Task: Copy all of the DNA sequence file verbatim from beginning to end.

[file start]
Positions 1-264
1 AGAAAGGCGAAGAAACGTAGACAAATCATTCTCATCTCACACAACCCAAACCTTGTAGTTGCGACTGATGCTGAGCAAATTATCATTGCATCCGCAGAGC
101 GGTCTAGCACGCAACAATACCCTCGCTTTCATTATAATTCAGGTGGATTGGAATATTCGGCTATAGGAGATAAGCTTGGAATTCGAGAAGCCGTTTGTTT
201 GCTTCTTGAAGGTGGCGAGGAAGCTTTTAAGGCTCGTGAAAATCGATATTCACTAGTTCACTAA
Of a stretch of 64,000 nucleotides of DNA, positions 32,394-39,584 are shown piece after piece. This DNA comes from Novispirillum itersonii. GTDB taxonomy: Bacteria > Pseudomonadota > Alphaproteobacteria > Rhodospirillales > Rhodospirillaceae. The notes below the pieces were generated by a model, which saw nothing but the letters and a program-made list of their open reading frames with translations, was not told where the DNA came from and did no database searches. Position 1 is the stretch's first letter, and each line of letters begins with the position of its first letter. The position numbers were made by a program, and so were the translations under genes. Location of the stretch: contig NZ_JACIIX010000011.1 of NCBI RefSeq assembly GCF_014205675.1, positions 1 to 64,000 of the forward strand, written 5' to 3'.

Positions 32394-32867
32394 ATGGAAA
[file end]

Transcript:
Positions 1-264
1 AGAAAGGCGAAGAAACGTAGACAAATCATTCTCATCTCACACAACCCAAACCTTGTAGTTGCGACTGATGCTGAGCAAATTATCATTGCATCCGCAGAGC
101 GGTCTAGCACGCAACAATACCCTCGCTTTCATTATAATTCAGGTGGATTGGAATATTCGGCTATAGGAGATAAGCTTGGAATTCGAGAAGCCGTTTGTTT
201 GCTTCTTGAAGGTGGCGAGGAAGCTTTTAAGGCTCGTGAAAATCGATATTCACTAGTTCACTAA
Of a stretch of 64,000 nucleotides of DNA, positions 32,394-39,584 are shown piece after piece. This DNA comes from Novispirillum itersonii. GTDB taxonomy: Bacteria > Pseudomonadota > Alphaproteobacteria > Rhodospirillales > Rhodospirillaceae. The notes below the pieces were generated by a model, which saw nothing but the letters and a program-made list of their open reading frames with translations, was not told where the DNA came from and did no database searches. Position 1 is the stretch's first letter, and each line of letters begins with the position of its first letter. The position numbers were made by a program, and so were the translations under genes. Location of the stretch: contig NZ_JACIIX010000011.1 of NCBI RefSeq assembly GCF_014205675.1, positions 1 to 64,000 of the forward strand, written 5' to 3'.

Positions 32394-32867
32394 ATGGAAA